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Research Strategy & Documentation

Overview

When you begin your legal research it is important to take some time to review the facts involved and identify the pertinent issues. TRAPP is an acronym designed to help you analyze your facts. It asks that you look at the Things, Relief, Causes of Action and Defenses, People, and Places.

Things

The things involved in a problem or controversy may be a significant element in your research.  For example, when a pedestrian is struck by a car, there are many things that become important when legally analyzing the situation. These things can be tangible or intangible.  We would want to take note of things such as the car, brakes, car maintenance records, the crosswalk, the position of the pedestrian in or outside of the crosswalk, the traffic lights, the road conditions, visibility, the driver's failure to yield, the etc. Things can be acts or omissions of acts. When thinking about things, think about the "whats" involved.

Relief

Relief refers to the desired outcomes for both parties.  In a civil suit, the party bringing the suit (the plaintiff) can seek monetary damages for an injury suffered, the plaintiff may request the court to order the other party in the suit (the defendant) to do or refrain from doing something or sometimes an injured party may only want an apology.  In a criminal suit, the government brings the action.  The relief sought in criminal cases can involve jail time, restitution, probation, mandatory action (e.g. counseling) on the part of the defendant or other relief the court and prosecution deem appropriate.  The defendant in a suit may also desire a certain outcome such as pleading to a lesser charge, probation, suspended sentence etc.

Causes of Action & Defenses

A cause of action is the claim asserted in the lawsuit.  The defenses asserted are the defendant’s responses indicating why he/she/it is not responsible for the action or why the plaintiff or some other party may be partially responsible for the action and resulting injury.  It is helpful to begin your analysis of the causes of action and defenses by determining whether the case is criminal, civil, or could involve the assertion of both civil and criminal actions. For example, if your client was accused of driving while intoxicated, there is a potential criminal charge and/or there could be a civil suspension of his or her license.  It useful to continue refining your assessment of the causes of action and defenses by framing the issues in terms of legal subject areas.  For example, does it involve a tort or a contract? As you continue through your legal education, and are exposed to different areas of law, identifying causes of action and defenses will become easier.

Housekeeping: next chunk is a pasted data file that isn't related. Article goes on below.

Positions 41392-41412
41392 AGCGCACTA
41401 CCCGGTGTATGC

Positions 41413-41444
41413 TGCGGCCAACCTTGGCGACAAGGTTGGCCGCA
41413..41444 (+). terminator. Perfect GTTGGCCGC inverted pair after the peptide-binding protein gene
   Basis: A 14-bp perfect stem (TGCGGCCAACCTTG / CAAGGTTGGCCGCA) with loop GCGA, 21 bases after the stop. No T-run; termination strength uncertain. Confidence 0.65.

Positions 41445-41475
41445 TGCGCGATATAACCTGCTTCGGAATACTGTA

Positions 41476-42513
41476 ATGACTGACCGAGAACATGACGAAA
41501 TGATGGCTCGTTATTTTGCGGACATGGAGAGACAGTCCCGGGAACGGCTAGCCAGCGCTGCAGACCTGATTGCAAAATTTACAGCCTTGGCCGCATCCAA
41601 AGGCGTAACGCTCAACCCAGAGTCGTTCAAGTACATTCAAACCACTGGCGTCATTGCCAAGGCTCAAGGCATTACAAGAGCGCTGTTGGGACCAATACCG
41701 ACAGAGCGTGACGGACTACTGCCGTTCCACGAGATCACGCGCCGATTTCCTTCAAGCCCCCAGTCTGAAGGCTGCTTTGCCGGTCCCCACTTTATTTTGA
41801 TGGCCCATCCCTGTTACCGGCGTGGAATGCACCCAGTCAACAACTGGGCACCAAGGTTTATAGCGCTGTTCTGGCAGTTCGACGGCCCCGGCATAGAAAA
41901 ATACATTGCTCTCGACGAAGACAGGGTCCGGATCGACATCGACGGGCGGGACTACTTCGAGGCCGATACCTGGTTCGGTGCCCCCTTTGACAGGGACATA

People

The persons or parties involved, their legal status, and their relationship to one another are important to your research.  These may be individuals, groups, corporations, or organizations.  Factors such as the motivations, mental capacity or the age of parties can be a relevant factor.  The relationship between parties can also be important, such as husband-wife, parent-child, or employer-employee.  Persons who were not actually present when the act occurred will also be relevant. Consider what their roles might be in a lawsuit and what sort of testimony or evidence they might present or possess.

Places

The most important place that you would want to identify is your jurisdiction. This is the place where the action is to be tried and tells you what law would be applied. Consider the place of the action involved.  The parties may be from one state and the action occurs in another.  This factor can become an important issue in a law suit. 

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